Analysis of the enormous volume of data has become a key to company success. This is why data experts are high on the wanted list of HR departments. A job platform has summarized the skills that are in demand.
Six years ago, the Harvard Business Review stated that data scientists had the “sexiest job of the 21st century”. In the meantime, the forecast has long become reality. The enormous growth in data volume and the necessity of capitalizing on this have made data scientists, data analysts, and data engineers the most sought-after experts by HR departments.
The lines between the three are blurred, basically data engineers aggregate the data, while the other two create added value, using statistics and machine learning methods.
Among other things, an analysis of about 14 million job ads from the past 24 months on the job platform Joblift showed that the requirement profiles for data experts involve much more than just mathematical-programming skills.
According to this, 64,173 vacancies for data experts have been listed in the past 24 months. Compared to the previous year, this is an increase of 23 percent. German companies are increasingly looking for people who can handle large volumes of data. On average, the jobs remain vacant for 34 days, which is slightly less than the time needed to fill software developer positions (36 days). This could be due to the fact that it is not only applicants with an IT background who are suitable for the role of data scientist.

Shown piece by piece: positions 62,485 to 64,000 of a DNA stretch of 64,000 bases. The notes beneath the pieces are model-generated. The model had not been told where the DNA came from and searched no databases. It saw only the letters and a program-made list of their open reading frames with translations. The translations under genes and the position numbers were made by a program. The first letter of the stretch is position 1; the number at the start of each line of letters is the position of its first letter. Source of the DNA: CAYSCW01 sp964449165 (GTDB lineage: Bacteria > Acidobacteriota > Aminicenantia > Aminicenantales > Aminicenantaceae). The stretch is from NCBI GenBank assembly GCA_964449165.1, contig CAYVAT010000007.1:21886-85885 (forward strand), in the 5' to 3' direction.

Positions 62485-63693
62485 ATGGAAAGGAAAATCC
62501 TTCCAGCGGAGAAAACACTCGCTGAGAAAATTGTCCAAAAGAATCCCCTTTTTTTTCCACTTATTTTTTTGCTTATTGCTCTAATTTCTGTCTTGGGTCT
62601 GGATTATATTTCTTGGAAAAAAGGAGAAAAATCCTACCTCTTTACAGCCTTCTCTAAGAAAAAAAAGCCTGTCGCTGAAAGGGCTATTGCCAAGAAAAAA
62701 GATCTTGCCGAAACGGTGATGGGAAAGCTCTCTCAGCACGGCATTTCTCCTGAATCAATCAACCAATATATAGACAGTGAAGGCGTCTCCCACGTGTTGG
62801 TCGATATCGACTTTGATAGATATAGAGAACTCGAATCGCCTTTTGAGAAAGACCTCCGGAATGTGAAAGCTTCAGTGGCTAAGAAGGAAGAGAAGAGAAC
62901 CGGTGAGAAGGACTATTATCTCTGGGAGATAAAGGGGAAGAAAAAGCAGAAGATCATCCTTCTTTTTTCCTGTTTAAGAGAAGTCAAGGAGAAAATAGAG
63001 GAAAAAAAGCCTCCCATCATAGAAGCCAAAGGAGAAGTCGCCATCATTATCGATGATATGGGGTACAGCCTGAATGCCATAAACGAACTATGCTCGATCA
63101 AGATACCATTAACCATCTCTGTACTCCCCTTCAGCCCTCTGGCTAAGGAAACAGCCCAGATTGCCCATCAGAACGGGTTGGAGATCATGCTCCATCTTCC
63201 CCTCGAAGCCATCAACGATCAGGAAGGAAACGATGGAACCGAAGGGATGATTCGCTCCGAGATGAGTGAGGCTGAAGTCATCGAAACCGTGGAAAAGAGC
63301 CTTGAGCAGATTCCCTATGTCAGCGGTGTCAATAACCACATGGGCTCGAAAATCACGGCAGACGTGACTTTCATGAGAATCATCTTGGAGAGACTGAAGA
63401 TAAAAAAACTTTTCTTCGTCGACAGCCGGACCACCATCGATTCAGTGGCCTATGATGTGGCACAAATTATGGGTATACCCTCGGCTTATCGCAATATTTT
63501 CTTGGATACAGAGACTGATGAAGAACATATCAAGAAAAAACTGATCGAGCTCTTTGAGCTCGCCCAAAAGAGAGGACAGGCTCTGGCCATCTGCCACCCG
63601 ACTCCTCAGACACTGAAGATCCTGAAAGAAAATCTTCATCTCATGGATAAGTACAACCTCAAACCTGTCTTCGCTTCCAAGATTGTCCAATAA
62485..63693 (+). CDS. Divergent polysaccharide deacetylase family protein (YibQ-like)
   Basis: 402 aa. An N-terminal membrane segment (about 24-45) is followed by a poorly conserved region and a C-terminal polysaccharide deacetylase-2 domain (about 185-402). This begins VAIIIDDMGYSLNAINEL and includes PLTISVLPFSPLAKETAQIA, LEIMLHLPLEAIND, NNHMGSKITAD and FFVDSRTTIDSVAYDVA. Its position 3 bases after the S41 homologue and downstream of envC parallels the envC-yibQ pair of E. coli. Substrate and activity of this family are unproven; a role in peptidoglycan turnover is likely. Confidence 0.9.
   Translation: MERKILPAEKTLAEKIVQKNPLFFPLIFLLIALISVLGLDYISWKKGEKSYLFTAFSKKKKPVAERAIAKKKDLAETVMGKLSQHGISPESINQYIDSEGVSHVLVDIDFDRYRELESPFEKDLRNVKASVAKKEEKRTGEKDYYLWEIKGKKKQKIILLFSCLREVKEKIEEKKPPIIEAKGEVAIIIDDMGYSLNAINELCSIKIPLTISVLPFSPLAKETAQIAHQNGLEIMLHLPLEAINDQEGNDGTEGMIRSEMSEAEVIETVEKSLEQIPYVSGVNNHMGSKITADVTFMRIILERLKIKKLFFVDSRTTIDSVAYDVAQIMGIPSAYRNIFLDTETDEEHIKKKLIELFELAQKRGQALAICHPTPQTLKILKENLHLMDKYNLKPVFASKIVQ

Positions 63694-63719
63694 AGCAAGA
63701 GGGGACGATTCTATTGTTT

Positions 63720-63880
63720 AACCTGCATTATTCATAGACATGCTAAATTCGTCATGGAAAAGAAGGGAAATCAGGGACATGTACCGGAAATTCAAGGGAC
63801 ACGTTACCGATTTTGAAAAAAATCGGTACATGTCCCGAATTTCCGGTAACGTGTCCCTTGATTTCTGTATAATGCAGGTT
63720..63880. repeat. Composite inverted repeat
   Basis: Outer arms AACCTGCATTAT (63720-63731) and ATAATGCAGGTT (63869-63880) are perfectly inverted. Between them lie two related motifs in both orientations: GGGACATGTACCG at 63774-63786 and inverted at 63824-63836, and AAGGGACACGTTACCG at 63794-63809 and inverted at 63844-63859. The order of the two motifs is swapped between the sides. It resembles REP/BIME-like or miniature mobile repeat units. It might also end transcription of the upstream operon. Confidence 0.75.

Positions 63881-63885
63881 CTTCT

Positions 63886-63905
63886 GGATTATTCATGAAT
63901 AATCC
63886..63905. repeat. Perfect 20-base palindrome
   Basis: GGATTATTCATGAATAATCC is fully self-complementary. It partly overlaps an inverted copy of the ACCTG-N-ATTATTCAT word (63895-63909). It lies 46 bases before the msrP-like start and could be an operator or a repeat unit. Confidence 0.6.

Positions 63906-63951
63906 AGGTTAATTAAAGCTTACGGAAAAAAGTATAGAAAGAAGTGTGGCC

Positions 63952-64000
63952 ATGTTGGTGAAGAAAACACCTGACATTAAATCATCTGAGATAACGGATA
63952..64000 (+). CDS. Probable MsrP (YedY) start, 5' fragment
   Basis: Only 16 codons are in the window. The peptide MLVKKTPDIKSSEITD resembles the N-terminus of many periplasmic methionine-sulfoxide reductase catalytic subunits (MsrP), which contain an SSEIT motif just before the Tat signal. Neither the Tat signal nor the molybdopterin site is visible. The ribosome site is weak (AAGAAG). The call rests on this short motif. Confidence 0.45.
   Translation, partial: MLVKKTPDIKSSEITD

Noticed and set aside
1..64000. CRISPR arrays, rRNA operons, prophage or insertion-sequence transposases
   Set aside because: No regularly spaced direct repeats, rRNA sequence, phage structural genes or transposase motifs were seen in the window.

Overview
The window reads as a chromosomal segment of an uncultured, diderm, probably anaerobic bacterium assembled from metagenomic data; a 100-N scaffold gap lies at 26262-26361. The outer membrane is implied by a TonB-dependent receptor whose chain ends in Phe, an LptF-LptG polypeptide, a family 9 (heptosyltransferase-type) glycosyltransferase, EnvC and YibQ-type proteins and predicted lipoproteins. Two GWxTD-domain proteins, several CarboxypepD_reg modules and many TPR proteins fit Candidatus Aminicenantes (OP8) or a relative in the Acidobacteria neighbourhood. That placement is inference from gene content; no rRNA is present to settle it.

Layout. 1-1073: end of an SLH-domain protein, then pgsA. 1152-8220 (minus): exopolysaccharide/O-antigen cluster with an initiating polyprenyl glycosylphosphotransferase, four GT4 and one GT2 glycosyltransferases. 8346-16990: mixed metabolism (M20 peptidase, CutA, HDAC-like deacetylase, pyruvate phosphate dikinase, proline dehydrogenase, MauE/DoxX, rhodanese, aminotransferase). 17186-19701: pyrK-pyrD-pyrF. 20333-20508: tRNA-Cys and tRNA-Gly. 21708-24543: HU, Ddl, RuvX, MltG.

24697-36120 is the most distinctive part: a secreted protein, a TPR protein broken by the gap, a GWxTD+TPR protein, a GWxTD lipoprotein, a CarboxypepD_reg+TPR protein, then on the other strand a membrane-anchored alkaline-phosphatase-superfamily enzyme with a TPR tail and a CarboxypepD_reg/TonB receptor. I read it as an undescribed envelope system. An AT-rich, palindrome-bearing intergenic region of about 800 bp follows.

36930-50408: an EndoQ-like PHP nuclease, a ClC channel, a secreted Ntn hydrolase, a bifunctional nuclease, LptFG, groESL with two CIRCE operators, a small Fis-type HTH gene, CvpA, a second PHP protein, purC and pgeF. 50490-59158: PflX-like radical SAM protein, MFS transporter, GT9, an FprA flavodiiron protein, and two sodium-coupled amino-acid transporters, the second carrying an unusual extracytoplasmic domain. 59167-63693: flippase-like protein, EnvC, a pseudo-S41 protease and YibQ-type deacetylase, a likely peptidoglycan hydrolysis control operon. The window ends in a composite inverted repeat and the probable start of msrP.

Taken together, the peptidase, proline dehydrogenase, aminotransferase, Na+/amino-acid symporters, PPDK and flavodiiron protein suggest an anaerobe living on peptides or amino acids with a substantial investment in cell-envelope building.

Data Scientist Graduates
An examination of the training that is required highlights the particularly high academization level. In more than 90 percent of the job ads, a university degree is a basic requirement for applicants. 69 percent explicitly demand a master’s degree, while in 20 percent of the cases, a bachelor’s degree is sufficient.
In other words, people who are considering working as a data scientist should study – but what? In 41 percent of the vacancies, perhaps not surprisingly, companies put information technology at the top of the list, but mathematics and statistics degrees are also wanted in 21 percent of the ads. In third place is economics in 18 percent of the job profiles, followed by physics in 5 percent and engineering (especially industrial engineering) in 4 percent of the ads.
SQL and Communication
But in many cases, the special skills and capabilities of the applicants is more important than having the right degree. In the job profiles the five most important programming languages were listed as SQL (16,942 mentions), R (8,422 mentions), Python (6,587 mentions), Java (5,945 mentions), and SPARK (2,356 mentions). Applicants should also have prior knowledge in the areas of artificial intelligence (1,202 mentions), especially machine learning (5,931 mentions), and deep learning as a special sub-area (1,100 mentions). Companies also often expect applicants to have experience in data visualization (4,217 mentions) and cloud technology (3,356 mentions).
In addition to these hard criteria, employers also expect good communication skills in almost 50 percent of the job ads for data scientists (30,088 mentions) and analytical skills in 45 percent of the ads (28,854 mentions). As important soft skills, applicants also have to be creative (23,196 mentions), be able to work in teams (9,738 mentions) and show personal initiative (7,846 mentions). After all, data scientists not only have to sort huge volumes of data, they also have to interpret it and be able to communicate it in a comprehensible manner.
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